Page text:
Their wine is really rather delicious too! This one combines the rusticity and ‘hands-off’ approach to winemaking found in the most authentic of Tuscan wines with such obviously excellent fruit, from a region that really seems born to produce wines. Silky smooth yet still fresh, thanks to the signature acidity of the Rufina valley. A charming, approachable and thoroughly enjoyable wine, whilst still smart and proper, much like the family who make it!
3. Hedges CMS Washington State 2015 (£13.50 per bottle)
I’d never been to the USA before being lucky enough to get a place on a trip arranged by the Washington State Wine Commission. The bulk of the trip involved a small group of us visiting a number of wineries spread over five days. I wasn’t able to fly out to Seattle until the day after the rest of the group, which meant that I would be there a couple of days after they had all gone home again at the end of the trip. With that in mind, I had made plans to go and visit a couple of producers who we already worked with at The Wine Society, one of which was Hedges Estate.
I’d heard that Christophe Hedges was a pretty cool guy and I certainly wasn’t disappointed. He lives with his wife Maggie and their two young sons, in a beautiful white-stone house which is down the end of a dirt track, in the middle of the vineyards of Red Mountain. I drove down the track and pulled up outside the house, which was clearly still undergoing some construction work. I walked around the side and knocked on the door but there was no answer.
Eventually, this tall, muscular wine god of a man came around the corner. This was Christophe, who it turns out is not only a great winemaker but also a seriously good stonemason. So good in fact, that he built the house himself!
The Hedges family were like something out of a film – painfully good looking with perfect smiles and a sense of coolness and calm about them which makes you feel like they just love living life. When I went to visit them, I had just left the rest of the group who had flown home and as I got into my hire-car I distinctly remember a sudden sense of real loneliness, now finding myself in a small town in a country I had never been to before, almost 5,000 miles away from home. When I got to the Hedges’ home, it was like seeing old friends.
I tasted a lot of good wines with Christophe, many of which could have been featured here; but for me, this was perhaps the most approachable now. It encapsulates the terroir of Red Mountain, with a hint of earthiness and bright, fresh acidity. The complexity of fruit here is impressive, thanks to the clever blend of cabernet sauvignon, merlot and syrah, making a wine which is juicy and bright, while maintaining a peppery touch and a firm backbone.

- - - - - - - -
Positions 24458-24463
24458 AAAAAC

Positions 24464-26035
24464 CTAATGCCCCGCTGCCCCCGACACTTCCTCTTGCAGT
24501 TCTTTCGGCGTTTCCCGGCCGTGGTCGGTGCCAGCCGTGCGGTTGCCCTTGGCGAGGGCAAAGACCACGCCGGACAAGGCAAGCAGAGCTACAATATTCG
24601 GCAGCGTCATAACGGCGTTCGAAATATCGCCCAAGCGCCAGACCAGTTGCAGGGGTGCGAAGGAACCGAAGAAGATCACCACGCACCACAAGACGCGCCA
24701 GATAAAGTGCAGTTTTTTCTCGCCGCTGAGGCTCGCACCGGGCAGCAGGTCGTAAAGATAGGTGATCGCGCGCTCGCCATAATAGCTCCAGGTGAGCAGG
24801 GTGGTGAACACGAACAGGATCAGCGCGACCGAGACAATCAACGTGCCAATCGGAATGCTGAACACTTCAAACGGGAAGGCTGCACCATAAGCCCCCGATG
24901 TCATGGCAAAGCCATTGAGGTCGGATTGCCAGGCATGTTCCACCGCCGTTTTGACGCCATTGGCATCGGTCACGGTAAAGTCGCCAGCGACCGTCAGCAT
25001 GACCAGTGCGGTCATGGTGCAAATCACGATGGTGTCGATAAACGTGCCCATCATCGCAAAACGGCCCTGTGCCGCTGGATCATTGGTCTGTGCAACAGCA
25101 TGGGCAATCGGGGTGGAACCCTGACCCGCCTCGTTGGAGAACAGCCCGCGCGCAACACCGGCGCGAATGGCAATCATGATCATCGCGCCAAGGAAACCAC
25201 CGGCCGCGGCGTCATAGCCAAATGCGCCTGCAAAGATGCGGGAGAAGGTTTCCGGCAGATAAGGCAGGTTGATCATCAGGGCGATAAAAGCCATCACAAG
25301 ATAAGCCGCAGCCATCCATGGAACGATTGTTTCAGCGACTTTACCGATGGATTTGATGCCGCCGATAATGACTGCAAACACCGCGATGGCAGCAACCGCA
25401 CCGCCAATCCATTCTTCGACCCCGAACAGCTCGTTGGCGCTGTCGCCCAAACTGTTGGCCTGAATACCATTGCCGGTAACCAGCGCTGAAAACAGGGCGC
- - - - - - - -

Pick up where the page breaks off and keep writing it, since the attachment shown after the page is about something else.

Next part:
Buy the three-bottle mixed case for £38 – with UK delivery included.
A few of us from around The Wine Society sat down with buyer Marcel Orford-Williams the other day to plan the forthcoming en primeur offer of the 2015 Rhône vintage. The wines will be available to order in late January.
The picture Marcel painted for us was of an excellent vintage, and our message to members is to start getting excited.
Weather patterns were complex and it’s a difficult vintage to generalise. Annoying for those of us who enjoy the simplicity of summaries, but stimulating stuff for those of us who enjoy exploring the numerous fascinating differences between wine regions. Being both of those things myself, I was unsure how to feel about it… until the wines were poured.
Each one of them was a joy. Tasting and talking with Marcel, it seems that the principal uniting factors in the 2015s are to do with generosity and pleasure. Even given the Rhône’s impressive run of form over the last few vintages, this is the sort of vintage that will delight aficionados, and would make a great first en primeur buy if you’ve yet to take the plunge. Most will be delicious throughout their drinking windows, with younger wines being gorgeously approachable but complex and fine too.
The northern Rhône’s reds performed superbly overall, with Côte-Rôtie and Crozes-Hermitage looking especially successful. In the south, where the majority of wine is made, the picture is inevitably more complicated, but the successes are quite magnificent, and there are some very special wines indeed. The more mountainous areas tended to perform best: lovers of Vinsobres and Gigondas, for example, are in for a particular treat.
The white wines are rich, powerful yet balanced and rather wonderful. There will be fewer on offer than in 2014, but they will be worth looking out for.
Another exciting announcement is that Marcel has decided to feature some new faces in the forthcoming offer – more news on that very soon. Keep an eye on your letterboxes, inboxes and thewinesociety.com for the end of January!
Digital Content & Comms Editor
Some of us are better at preparing for Christmas than others.
For our colleague Dave Collins, October is the time when the culinary pre-work begins; and this glorious sweet wine from the south of France plays a pivotal role.
The ritual starts in October with a call to visit the in-laws to help stir the Christmas pudding mix and, of course, make a wish. I may be in my fifties but sometimes I have to just do my duty (and anyway, who hasn’t got the odd unfulfilled wish they would like to remind the gods about?).